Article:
The Maritime History of the Great Lakes
Centurion (Propeller), U126994, aground, 1895

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Capt. John Mitchell, who has had considerable to do with the management of the CENTURION, figures that the flour and copper thrown overboard when this big steel vessel was ashore at Isle Royale was worth about $155,000. This is figuring the copper, of which there was about 525 tons, at 11 ½ cents a pound, and the flour, of which there was about 1,000 barrels, at $3 a barrel. The CENTURION goes into dock at the American Steel Barge Co's. plant, West Superior, and although there are ample facilities at this yard for rushing work on her, it is not probable that she will handle much freight during the balance of the present season. Repairs to the vessel and wrecking claims will undoubtedly bring the loss to a figure that will make it the heaviest of the season, notwithstanding efforts that are being made to recover as much as possible of both the copper and the flour. Nearly all of the insurance companies doing business on the lakes will bear a portion of this loss, as most of them are involved in either hull or cargo, but companies represented by Smith, Davis & Co. of Buffalo are the heaviest losers, as that firm is said to have placed an even hundred thousand on the hull. Preparations are being made at West Superior to do considerable repair work on such of the whalebacks as will winter at the head of the lakes, so that the barge company's plant will be kept quite busy until spring.
      Marine Review
      November 7, 1895
Capt. Alex. McDougall says that had the bottom of the steel steamer CENTURION been constructed on any system other than the cellular system he feels quite certain that repairs necessitated by her stranding on the rocks at Isle Royale would have been far more costly than they were. It was at first thought that repairs would have cost full $35,000 but the expense was approximately $20,000. The work was undoubtedly done more rapidly than anything of its kind ever undertaken on the lakes. The West Superior yard is fast gaining a reputation in repair jobs. It is hoped to present in a future issue some illustrations that will admit of an intelligent discussion of repairs on the CENTURION.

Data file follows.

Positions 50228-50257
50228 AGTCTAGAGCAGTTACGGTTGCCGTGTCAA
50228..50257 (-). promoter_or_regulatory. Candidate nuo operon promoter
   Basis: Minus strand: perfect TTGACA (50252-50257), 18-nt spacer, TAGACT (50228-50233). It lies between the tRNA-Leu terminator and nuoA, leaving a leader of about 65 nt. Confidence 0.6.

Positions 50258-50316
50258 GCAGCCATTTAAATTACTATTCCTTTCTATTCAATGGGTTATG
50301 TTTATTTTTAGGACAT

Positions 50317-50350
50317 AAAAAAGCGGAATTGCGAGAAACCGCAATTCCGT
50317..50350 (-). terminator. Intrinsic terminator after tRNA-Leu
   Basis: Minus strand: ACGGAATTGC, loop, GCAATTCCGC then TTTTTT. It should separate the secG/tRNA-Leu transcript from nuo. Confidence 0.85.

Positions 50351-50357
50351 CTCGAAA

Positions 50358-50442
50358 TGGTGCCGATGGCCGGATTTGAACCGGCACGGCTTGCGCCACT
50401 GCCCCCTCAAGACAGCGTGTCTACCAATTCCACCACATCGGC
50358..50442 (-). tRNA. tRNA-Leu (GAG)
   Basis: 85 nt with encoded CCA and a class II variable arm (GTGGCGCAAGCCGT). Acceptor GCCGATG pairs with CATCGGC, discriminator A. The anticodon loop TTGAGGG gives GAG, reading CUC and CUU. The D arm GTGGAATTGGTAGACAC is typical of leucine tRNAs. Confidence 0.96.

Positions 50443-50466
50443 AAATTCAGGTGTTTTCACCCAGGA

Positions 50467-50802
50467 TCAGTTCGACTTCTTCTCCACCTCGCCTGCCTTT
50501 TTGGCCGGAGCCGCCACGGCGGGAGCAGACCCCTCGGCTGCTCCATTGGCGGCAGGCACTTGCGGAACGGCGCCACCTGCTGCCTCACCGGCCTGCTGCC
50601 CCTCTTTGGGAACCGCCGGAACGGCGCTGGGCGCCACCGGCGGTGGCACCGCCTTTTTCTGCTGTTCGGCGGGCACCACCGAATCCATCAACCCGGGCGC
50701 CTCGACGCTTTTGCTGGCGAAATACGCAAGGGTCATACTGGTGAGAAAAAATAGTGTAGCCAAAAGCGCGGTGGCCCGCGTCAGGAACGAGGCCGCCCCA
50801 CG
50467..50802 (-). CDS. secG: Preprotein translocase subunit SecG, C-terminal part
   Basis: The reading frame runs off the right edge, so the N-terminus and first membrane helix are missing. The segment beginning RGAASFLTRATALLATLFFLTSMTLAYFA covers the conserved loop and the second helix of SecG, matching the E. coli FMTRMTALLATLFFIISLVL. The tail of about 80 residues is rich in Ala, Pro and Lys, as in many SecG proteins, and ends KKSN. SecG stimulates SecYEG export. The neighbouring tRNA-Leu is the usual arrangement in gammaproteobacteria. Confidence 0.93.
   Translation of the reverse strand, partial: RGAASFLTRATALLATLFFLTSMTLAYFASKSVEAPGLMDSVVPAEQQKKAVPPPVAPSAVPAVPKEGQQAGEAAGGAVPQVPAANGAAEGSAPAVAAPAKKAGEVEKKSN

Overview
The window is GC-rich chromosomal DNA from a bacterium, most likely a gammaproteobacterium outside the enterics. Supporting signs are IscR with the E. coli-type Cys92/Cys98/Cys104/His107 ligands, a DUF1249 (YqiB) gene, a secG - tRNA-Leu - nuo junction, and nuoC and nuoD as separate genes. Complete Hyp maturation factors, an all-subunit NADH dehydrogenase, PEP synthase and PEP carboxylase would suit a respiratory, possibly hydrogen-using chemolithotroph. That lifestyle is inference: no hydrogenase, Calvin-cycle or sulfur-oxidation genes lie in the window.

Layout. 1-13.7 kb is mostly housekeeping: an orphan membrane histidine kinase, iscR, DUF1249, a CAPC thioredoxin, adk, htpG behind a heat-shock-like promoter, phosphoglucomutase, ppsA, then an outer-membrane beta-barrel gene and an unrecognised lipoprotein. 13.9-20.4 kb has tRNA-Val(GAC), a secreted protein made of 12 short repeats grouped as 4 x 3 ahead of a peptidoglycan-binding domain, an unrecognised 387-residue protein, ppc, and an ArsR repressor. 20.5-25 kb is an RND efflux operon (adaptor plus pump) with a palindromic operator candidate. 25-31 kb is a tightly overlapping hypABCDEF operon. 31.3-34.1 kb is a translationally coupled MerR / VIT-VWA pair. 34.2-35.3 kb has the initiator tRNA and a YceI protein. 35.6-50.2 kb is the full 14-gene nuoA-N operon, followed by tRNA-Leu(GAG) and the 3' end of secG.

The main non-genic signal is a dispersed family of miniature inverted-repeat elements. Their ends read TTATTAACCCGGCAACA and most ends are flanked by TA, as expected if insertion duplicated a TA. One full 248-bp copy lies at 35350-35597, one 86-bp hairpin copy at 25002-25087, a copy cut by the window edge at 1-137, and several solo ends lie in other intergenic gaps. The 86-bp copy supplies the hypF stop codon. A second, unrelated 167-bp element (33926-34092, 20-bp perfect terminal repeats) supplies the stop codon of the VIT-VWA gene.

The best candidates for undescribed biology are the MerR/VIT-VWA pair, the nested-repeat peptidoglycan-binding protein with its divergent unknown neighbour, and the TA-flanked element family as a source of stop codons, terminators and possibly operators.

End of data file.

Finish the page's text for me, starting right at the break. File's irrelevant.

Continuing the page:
Marine Review
      December 5, 1895
      In a letter to the Review regarding repairs to the steamer CENTURION which was ashore on Isle Royale, Lake Superior, not long ago Capt. McDougall of the American Steel Barge Co. says: "I think the cellular bottom was the means, in this case, of saving the ship from much serious damage. As I understand it, the ship ran onto a reef of rocks at a rather good speed, and was in a badly exposed condition, and the fact that her inner bottom was not ruptured was partly due to the giving way of the cellular construction. When she was first docked only a few of her plates were found damaged on the outside, and everybody who saw her bottom was astonished. When the outer plates were removed, however, it was found that the sections which formed the cells had sheared the rivets, and one part passing the other bad collapsed in a gentle manner without breaking the outer shell, and the inner bottom was almost intact. The accident resulted in more damage to the inside construction than to the shell plating. We think the job on the CENTURION was the quickest job of repair work ever done in America, as she was in the dock but thirteen days. During that time some sixty plates were taken off, heated, rolled and replaced; ten new plates and 192 new frames put in; 33,000 shell rivets taken out and put back; much of the inner construction made new, and other parts heated and straightened. Weather was very favorable during the period of repairs and between two hundred and fifty and three hundred men were working on the job all the time."
The Union Dry Dock Co., Buffalo, has just completed a job on the fire boat of that city that will enable her to engage more extensively in ice breaking. Extra heavy frames were put into the boat and a belt of ¾-inch plate put on each side of the vessel at the water line for a distance of about 30 feet back from the stem. The steamer RUSSIA is now in the Buffalo dock. Her plates on both sides of the bow are dented for a distance of about 20 feet back from the bow and 10 feet up and down.
      Marine Review
      December 12, 1895
Port Arthur, May 25, -- The wrecking steaner BELLE P. CROSS arrived today from Isle Royale. Captain Tuttle, the wrecking master, reports that he has recovered every bar of copper that was thrown overboard from the CENTURION last fall. He brought back about 300 tons with him this time, which with that recovered last season, makes a total of 450 tons, worth $100,000. It will be shipped to Buffalo, and is now lying in bond.
      Toronto Mail & Empire
      May 26, 1896
Steam screw CENTURION. U. S. No. 126994. Of 3,401 gross tons; 2,718 tons net. Built West Bay City, Mich., 1893. Home port, Port Huron, Mich. 360.0 x 45.2 x 21.9
      Merchant Vessel List, U. S., 1899


Media Type:
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Reason: aground
Freight: copper &c.
Remarks: Got off
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Geographic Coverage:
  • Michigan, United States
    Latitude: 48.00044 Longitude: -88.83341
William R. McNeil
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Maritime History of the Great Lakes
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Centurion (Propeller), U126994, aground, 1895